This newlywed couple has learned how to compromise in marriage, especially between maximizer and satisficer decision-making tendencies.

Allocating Decisions and Compromising

When you talk to anyone about marriage, “compromise” seems to be one of the first words to come across their lips. But it’s a cliché because it’s true — you’re no longer a sole decision maker in your life, so some give-and-take is inevitable.

Perhaps it’s my and my husband’s combination of stubborn, first-born, perfectionist traits that makes our Maximizer and Satisficer traits stand out as key players in many of our life decisions over the last year and a half. But after some reflection and a lot of practice, we’ve determined the following process helps us both feel at ease in making decisions for both of us.

1. Be upfront about what’s most important to you concerning a specific decision.

As a Satisficer, I don’t just jump at the first available choice, just to get the decision off my plate. As a perfectionist myself, I’m actually pretty critical with my criteria.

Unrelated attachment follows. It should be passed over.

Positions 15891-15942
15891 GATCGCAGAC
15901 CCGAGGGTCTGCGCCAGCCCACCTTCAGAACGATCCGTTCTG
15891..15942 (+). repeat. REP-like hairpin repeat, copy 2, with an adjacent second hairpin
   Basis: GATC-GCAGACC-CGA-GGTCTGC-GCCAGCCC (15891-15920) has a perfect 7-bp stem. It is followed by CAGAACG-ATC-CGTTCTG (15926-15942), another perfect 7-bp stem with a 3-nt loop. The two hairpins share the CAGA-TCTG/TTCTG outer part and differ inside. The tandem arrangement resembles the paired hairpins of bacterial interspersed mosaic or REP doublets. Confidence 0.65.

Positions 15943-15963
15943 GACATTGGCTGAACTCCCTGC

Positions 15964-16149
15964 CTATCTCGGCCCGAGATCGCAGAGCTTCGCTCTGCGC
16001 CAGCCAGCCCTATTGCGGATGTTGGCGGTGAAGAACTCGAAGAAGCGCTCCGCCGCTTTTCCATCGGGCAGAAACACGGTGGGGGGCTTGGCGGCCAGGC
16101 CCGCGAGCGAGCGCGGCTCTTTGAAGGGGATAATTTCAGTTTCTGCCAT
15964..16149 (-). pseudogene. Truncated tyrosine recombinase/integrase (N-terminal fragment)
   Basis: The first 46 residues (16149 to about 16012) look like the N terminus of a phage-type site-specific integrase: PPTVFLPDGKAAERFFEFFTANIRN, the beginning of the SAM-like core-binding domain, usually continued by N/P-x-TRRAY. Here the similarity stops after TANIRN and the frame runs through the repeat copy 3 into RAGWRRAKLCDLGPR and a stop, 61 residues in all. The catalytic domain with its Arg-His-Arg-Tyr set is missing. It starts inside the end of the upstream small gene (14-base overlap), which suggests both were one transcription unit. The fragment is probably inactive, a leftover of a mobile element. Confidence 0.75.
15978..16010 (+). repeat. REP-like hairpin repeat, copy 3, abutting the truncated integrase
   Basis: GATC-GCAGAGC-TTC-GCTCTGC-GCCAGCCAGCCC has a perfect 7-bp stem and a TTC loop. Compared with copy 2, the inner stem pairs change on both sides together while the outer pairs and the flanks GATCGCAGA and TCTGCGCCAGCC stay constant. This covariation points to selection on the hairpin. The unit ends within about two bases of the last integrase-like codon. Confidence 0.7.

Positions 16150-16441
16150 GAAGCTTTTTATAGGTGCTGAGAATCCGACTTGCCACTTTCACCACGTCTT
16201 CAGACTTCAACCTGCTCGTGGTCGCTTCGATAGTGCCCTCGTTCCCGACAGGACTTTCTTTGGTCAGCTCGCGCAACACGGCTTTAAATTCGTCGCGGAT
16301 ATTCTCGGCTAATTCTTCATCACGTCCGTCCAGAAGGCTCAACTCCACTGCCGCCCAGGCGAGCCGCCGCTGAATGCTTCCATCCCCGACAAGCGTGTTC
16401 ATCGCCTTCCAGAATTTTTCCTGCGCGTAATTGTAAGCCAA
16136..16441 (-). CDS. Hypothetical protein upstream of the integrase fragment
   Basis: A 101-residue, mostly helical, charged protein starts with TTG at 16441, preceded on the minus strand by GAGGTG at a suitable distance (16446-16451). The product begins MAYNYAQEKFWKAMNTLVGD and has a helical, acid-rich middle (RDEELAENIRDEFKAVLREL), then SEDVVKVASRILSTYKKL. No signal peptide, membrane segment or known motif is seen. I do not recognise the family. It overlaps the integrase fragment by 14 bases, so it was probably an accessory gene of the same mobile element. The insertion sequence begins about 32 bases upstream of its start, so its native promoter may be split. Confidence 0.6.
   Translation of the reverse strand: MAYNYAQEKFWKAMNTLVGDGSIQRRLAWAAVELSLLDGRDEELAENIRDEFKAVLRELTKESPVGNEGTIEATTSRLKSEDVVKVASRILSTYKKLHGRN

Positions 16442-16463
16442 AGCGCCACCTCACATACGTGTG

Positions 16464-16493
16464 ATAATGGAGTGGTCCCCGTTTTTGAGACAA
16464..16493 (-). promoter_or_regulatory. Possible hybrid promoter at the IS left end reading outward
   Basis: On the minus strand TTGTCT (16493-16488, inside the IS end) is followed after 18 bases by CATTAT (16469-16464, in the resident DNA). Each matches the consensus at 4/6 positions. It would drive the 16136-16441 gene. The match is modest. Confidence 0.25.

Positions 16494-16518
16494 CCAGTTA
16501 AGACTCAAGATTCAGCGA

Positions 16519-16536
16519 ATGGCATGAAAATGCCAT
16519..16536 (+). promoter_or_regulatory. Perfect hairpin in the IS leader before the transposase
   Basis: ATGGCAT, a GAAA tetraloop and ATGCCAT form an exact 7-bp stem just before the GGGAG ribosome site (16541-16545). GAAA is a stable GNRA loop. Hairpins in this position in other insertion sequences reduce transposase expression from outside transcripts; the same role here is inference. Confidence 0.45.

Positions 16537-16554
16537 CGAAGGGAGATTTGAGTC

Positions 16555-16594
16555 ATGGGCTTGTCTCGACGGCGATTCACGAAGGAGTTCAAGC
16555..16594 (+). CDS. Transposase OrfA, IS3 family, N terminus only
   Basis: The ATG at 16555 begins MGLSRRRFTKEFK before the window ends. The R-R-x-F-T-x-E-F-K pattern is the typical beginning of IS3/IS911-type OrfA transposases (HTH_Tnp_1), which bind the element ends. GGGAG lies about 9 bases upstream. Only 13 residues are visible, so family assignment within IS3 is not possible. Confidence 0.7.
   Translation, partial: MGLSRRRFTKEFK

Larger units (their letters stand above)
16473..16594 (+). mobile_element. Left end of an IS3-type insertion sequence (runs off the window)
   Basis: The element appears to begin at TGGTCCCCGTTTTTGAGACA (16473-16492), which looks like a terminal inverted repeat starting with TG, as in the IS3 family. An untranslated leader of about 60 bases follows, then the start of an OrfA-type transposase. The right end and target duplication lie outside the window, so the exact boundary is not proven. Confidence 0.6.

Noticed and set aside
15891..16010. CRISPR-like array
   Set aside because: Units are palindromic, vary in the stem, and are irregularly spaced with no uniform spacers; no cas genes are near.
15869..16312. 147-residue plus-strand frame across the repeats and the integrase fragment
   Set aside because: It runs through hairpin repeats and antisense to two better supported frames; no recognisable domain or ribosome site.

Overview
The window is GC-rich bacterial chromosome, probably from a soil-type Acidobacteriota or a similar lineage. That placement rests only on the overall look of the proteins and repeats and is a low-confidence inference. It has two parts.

So what’s worked best for George and me is when we’re both upfront about what’s most important in terms of a decision. If we’re on the same page about criteria, he’s more at ease knowing my decision will incorporate his priorities, and I am comforted by his idea of ‘best’ being based on both of our needs.

2. Allocate decision-making.

When our hair dryer kicks the bucket, picking out a new one should not take 12 hours. With careers, social lives, and a puppy-kitten combo at home, we just can’t afford that amount of time being spent like that. And that wasn’t something too difficult for us to get on the same page about.

So finding a new hair dryer is gladly a task I take on. I can find one that meets our needs (i.e. dries our hair and doesn’t smell like death; seriously) in an efficient amount of time. And George won’t be overcome with the feeling that he needs to find the best one out there.